Star Trek–The Show You Never Saw–Part 2 logo

The Mass Firings – The Real Reasons

NBC really didn’t care that they were putting a lot of people – talented and untalented – out of work. They didn’t care one bit. All they cared about was the almighty dollar. So when 99 % of the cast from the first pilot were shown the door they couldn’t have care less. But they what they really wanted was for Gene Roddenberry to give the axe to two very specific characters – the characters known as Number 1, and Mr. Spock. Gene really wanted Leonard Nimoy to portray Mr. Spock. Gene felt so strongly about the Spock character that he had the first of many legendary meetings/fights with NBC. The kind of meetings where forced smiles, the gnashing of teeth, skyrocketing blood pressures abound, and death threats are either muttered or thought.  At the end of the Spock – No Spock battle a compromise was reached. Spock could stay. But Gene was informed that he absolutely, positively, categorically, could not focus very much attention on him. Gene gladly agreed. He also planned to ignore this edict from on high.

Now came the thorny problem that quietly became known as “The Number 1 Problem”. Gene specifically wrote the character of Number 1 with his girlfriend/mistress Majel Barrett in mind. The fact men hated her, and women absolutely loathed her were far down the list of logical reasons to fire her. NBC hated her, and that was as good as any other reason.  Majel described how she felt during an interview for the book Star Trek Memories. “Gene wrote the role for me and me alone. It was devastating to hear NBC wanted me out, and my efforts were not appreciated. Gene said over and over ‘We’ll work you into it. Somehow or another, you’ll be in the show’”.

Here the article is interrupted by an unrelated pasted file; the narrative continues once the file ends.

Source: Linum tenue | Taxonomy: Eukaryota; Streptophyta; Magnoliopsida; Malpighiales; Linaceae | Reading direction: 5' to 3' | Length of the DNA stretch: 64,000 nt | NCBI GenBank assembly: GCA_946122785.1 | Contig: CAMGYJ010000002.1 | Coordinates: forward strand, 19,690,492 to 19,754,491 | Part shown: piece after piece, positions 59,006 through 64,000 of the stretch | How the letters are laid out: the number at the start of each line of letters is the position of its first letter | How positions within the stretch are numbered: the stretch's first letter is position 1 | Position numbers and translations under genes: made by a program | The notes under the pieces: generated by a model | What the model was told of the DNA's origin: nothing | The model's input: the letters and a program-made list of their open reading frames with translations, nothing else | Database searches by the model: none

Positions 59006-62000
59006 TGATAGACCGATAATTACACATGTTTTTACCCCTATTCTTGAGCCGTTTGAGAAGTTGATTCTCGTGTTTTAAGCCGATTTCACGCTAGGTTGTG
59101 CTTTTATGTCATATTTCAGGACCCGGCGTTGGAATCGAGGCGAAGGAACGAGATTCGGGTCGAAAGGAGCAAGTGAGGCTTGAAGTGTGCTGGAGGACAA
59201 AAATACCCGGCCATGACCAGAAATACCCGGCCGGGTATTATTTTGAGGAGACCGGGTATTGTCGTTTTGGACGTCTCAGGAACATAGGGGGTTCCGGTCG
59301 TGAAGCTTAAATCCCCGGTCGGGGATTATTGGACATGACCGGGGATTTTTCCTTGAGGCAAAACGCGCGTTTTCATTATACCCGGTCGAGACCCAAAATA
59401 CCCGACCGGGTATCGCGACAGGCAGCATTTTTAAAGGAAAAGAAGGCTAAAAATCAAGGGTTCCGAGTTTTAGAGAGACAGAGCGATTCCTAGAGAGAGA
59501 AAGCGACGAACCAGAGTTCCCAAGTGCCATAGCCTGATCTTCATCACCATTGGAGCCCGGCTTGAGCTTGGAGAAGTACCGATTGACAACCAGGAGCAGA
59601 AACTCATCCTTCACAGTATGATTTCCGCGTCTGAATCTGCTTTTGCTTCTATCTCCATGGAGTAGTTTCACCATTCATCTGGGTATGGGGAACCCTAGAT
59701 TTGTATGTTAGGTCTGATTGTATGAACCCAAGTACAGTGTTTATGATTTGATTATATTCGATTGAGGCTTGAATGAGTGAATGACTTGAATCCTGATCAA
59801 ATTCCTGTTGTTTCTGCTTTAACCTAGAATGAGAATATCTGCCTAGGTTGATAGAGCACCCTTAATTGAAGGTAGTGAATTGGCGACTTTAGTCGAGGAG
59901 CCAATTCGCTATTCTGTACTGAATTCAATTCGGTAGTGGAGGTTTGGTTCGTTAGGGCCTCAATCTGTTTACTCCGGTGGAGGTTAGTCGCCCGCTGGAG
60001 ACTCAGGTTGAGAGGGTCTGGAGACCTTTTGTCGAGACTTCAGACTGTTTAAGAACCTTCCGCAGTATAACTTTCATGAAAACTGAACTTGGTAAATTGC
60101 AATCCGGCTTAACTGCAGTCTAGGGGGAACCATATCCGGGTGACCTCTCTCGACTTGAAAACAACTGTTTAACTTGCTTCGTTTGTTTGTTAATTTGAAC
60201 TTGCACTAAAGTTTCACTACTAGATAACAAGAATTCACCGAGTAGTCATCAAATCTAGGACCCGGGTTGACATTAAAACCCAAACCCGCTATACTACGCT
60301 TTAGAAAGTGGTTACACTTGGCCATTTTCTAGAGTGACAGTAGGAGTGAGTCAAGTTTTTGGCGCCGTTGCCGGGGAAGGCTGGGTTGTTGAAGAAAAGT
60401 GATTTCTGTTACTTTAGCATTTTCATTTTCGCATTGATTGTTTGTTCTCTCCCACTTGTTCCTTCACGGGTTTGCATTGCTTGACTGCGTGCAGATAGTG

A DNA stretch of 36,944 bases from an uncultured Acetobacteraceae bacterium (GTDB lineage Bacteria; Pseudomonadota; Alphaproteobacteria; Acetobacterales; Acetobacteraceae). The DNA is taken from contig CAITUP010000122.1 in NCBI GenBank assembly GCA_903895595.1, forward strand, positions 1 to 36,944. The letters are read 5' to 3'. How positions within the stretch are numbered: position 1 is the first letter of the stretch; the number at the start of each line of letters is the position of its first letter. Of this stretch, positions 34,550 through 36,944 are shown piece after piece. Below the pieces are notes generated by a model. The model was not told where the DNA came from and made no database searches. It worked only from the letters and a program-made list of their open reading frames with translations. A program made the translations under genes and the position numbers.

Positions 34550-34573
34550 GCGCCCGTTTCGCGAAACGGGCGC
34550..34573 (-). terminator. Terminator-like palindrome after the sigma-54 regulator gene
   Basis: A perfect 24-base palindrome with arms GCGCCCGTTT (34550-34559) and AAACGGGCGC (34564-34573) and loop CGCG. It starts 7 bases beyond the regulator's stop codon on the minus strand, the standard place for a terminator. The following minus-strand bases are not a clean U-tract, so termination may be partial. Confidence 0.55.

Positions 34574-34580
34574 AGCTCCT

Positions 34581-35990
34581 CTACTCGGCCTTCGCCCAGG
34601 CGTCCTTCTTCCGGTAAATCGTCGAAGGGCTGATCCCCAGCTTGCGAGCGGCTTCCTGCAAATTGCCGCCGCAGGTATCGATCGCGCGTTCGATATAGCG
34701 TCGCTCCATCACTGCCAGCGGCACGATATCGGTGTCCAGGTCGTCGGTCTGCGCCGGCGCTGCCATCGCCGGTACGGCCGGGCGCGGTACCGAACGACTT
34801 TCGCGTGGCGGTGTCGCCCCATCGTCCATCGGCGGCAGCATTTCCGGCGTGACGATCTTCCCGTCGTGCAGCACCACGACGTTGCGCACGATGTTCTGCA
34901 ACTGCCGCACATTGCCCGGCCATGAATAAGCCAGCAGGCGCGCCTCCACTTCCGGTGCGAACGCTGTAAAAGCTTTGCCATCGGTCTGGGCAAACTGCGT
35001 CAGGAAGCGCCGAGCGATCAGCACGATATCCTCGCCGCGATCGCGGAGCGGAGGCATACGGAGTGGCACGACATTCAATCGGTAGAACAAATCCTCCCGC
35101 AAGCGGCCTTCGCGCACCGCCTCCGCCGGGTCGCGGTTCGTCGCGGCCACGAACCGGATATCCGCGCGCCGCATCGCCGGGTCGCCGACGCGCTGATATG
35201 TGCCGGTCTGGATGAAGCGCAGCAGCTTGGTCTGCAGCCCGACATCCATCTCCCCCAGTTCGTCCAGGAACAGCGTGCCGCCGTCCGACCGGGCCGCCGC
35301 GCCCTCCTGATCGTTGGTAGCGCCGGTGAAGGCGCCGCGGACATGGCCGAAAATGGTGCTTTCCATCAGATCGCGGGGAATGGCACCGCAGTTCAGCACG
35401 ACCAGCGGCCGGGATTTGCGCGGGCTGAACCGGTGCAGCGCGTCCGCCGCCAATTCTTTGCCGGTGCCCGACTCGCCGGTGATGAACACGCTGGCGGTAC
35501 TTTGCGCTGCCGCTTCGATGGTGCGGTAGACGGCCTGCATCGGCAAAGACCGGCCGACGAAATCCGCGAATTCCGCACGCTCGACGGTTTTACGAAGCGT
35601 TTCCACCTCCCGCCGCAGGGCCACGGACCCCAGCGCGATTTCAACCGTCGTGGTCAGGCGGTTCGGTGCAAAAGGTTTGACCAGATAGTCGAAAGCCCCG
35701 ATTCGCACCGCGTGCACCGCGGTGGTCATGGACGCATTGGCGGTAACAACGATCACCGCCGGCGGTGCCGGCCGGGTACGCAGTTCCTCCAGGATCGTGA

Next came one of the more ridiculous reasons that would have to be addressed if there was to be a second pilot. In the first pilot there were a handful of scenes in which there were “green Orion slave girls”. The NBC censor who was always twenty or thirty years behind the times decreed “Cut out the dancing girls. No more bumping and grinding”. So shall it be written, and so on.

Jeff Hunter, who had been the captain in the first pilot, was also one of the few who survived the mass firing ordered by NBC. But he wasn’t in the second pilot. Jeff had been what is termed a “problem” actor. He demanded this and he demanded that. But the real headaches began when Jeff’s wife got into the act during the lull between the pilots. Upon viewing the first pilot she couldn’t say enough negative things about it. Then came the demands, and the counter demands, which were very quickly followed up with “Jeff wants this” and Jeff wants that”.  After Robert Justman and Gene discussed the matter it quickly became apparent that no actor, male or female, was worth all these headaches. Very quickly Jeff’s wife talked her husband out a job. Now the USS Enterprise had no crew, no doctor, no engineer, and no captain.